NUMBER OF THE WEEK: Apr. 12, 2009
GOP's Christian Right Pact Costs Votes
By John Zogby
Going back to 1980, Christian conservatives have been the most loyal of voters for the Republican Party. They were keys to Ronald Reagan's success and stayed with George H.W. Bush to help him succeed Reagan. In the 1990s, the might of the evangelical right diminished, but was still effective in undermining Bill Clinton's moral authority and paving the way for the 2000 triumph of George W. Bush and his branding as a "compassionate conservative."
As we look today at where the GOP stands, it is obvious that the party's tight alliance with the Christian right is not helping it. Ongoing trends and recent elections make that clear, as does a recent New York Times/CBS poll that found just 31% of respondents said they had a favorable view of the Republican Party, the lowest figure in 25 years.
The current Newsweek has a lengthy article entitled "The End of Christian America." It notes that the percentage of self-identified Christians has gone down 10% in last two decades, while "the number of Americans who claim no religious affiliation has nearly doubled since 1990, rising from 8% to 15%."
In the 2008 election, the Zogby Interactive post-election voter survey found that John McCain won two-thirds of born-again Christians. However, Barack Obama received the votes of three-fourths of those who identify as having no religious affiliation or affiliations that are not Christian or Jewish.
This week, Kathleen Parker in a Washington Post piece titled "Political Pullback for Christian Right" quotes some on the Christian right saying their movement is dead, while others question the value of party politics, which has certainly not helped them win the culture wars.
Then there is the guy in the White House. As it turns out, the man with the traditionally Muslim middle name is seen more favorably by conservative Christians than are most liberal Democrats. A March 31 U.S. News & World Report article quotes Richard Land, chief of the Southern Baptist Convention, praising Obama for living out "family values."
Our Zogby polling and that of others finds growing concern among young Evangelicals about global warming and poverty, issues that are the Democrats' home turf. Among all 18- to 29-year-olds, our post-election poll found 65% voting for Obama. Republicans are currently losing an entire generation.
Despite all of these factors, the national Republican Party remains closely tied to the Christian right and the narrowest issue positions it has represented. Any elected congressional Republican who deviates from the tightest religious orthodoxy on those issues, as well as some conservative economic stands, risks a primary challenge. Look at Sen. Arlen Spector of Pennsylvania, who barely beat off conservative Rep. Pat Toomey in the 2004 primary, and will likely face him again in 2010.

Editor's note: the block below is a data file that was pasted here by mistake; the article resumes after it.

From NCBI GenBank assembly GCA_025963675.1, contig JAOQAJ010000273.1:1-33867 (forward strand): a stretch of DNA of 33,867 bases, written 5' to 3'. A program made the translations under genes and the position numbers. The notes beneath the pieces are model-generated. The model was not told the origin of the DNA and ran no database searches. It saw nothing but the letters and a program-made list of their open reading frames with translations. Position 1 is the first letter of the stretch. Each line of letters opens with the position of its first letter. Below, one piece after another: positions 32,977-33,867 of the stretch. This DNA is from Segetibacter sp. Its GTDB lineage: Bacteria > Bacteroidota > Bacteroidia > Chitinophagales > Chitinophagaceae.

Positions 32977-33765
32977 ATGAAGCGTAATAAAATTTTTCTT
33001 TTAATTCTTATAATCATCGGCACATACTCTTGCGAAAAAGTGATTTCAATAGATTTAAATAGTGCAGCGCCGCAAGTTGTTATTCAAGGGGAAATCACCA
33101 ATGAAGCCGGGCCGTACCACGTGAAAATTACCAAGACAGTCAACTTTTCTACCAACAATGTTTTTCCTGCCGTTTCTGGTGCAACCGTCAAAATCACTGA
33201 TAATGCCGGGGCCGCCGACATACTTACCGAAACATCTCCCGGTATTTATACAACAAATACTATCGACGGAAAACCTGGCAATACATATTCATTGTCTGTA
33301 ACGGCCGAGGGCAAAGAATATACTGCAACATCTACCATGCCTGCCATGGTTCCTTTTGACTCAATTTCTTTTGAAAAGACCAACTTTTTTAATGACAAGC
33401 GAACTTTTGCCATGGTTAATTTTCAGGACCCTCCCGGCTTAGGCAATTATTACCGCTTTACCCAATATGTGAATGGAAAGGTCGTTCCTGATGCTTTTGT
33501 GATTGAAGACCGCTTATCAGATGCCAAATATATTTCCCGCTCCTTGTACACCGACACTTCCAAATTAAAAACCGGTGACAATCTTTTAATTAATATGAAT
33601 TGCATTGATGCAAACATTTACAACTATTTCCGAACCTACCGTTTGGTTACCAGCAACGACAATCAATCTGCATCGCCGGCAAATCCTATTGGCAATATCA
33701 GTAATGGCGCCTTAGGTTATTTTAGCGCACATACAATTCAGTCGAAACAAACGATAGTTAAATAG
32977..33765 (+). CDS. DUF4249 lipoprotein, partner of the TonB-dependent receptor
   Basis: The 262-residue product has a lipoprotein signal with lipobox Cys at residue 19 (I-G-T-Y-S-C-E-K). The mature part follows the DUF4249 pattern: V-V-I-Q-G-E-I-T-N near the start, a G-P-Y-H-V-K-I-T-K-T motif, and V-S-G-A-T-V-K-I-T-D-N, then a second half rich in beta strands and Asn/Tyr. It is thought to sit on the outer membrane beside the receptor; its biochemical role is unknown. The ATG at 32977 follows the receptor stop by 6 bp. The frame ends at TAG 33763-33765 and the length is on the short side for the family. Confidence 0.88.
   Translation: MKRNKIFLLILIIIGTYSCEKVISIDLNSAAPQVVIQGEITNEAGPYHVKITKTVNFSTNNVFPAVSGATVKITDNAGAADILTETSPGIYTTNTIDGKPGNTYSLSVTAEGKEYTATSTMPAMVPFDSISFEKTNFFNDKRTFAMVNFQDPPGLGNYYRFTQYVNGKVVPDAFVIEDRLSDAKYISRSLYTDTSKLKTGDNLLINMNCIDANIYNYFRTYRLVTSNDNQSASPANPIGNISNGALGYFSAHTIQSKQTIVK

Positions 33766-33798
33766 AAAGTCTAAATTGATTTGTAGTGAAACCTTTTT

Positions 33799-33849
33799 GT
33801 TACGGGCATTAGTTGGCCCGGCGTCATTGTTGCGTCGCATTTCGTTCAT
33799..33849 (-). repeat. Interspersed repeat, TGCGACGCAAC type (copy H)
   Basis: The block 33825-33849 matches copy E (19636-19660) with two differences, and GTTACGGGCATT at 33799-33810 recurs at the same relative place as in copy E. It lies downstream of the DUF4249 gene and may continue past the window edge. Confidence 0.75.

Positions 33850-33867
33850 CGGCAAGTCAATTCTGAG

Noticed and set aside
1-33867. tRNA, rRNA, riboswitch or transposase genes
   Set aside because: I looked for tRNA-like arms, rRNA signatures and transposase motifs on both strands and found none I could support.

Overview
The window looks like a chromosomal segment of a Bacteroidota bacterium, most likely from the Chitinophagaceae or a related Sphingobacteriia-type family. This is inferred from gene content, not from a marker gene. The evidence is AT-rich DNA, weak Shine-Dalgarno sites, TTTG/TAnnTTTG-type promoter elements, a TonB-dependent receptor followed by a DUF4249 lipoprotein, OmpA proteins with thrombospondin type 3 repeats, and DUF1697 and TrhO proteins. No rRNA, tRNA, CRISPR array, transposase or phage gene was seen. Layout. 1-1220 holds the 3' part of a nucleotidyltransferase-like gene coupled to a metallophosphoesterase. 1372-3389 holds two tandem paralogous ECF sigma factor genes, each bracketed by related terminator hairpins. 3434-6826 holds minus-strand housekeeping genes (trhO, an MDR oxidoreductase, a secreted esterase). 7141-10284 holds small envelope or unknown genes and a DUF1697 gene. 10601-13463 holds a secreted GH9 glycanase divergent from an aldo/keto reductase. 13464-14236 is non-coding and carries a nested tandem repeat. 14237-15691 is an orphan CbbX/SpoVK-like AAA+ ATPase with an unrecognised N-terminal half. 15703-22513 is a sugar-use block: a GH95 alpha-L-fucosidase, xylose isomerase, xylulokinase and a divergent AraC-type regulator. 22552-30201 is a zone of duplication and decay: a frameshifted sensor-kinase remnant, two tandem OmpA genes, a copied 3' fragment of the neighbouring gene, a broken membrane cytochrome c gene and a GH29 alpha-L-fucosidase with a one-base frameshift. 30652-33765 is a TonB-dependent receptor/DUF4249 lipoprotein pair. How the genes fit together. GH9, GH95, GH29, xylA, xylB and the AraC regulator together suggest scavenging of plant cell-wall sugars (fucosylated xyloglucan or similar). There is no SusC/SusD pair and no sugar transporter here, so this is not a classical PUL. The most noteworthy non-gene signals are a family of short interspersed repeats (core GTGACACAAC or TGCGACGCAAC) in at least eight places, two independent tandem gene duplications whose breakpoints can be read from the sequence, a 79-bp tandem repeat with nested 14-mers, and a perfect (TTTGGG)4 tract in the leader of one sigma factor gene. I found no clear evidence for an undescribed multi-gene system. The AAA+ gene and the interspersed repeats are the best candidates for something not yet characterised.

Republican candidates must have some room to maneuver in order to win elections, and they don't have that now. Hoping that the Democrats and Obama fail is not a winning strategy for the party or the nation. To be sure, given the world's economy and conflicts, that could happen, and 2010 could play out with the same level of success the out party normally has in a non-presidential election year.
However, the GOP's odds of pulling that off would be much better if it is seen as something more than the party that represents just one slice of the American pie. Stumping for God, guns and banning gay marriage--what I like to call the God, guns and gonads platform--just won't appeal to young people. However, none of this means that Republicans must turn on a dime against the beliefs of Christian conservatives and others on the right. Instead, Republican voters should allow candidates to hold some different policy positions, and it must involve cooling the rhetoric on divisive issues, including abortion, gay rights and the meaning of patriotism.
A party can be seen as principled, and still be reasonable, flexible, cooperative and problem-solving. So can evangelical ministers, such as Rick Warren and Joel Osteen. That's why young people have moved away from older, more inflexible leaders like Pat Robertson, Dr. James Dobson and the late Jerry Falwell.
We are entering a political cycle of greater government involvement in the economy, and that is an issue that clearly separates Republicans from Democrats. This is where the GOP should make its stand, but carefully. When people are hurting, as they are now, they want government to help. Republicans should accept that, and be seen as the moderating voice that limits intervention to that which is necessary, and opposes excesses.
That is not a strategy that will quickly bring Republicans back into power. But it does seem to be the best way to begin the climb out of a very deep hole.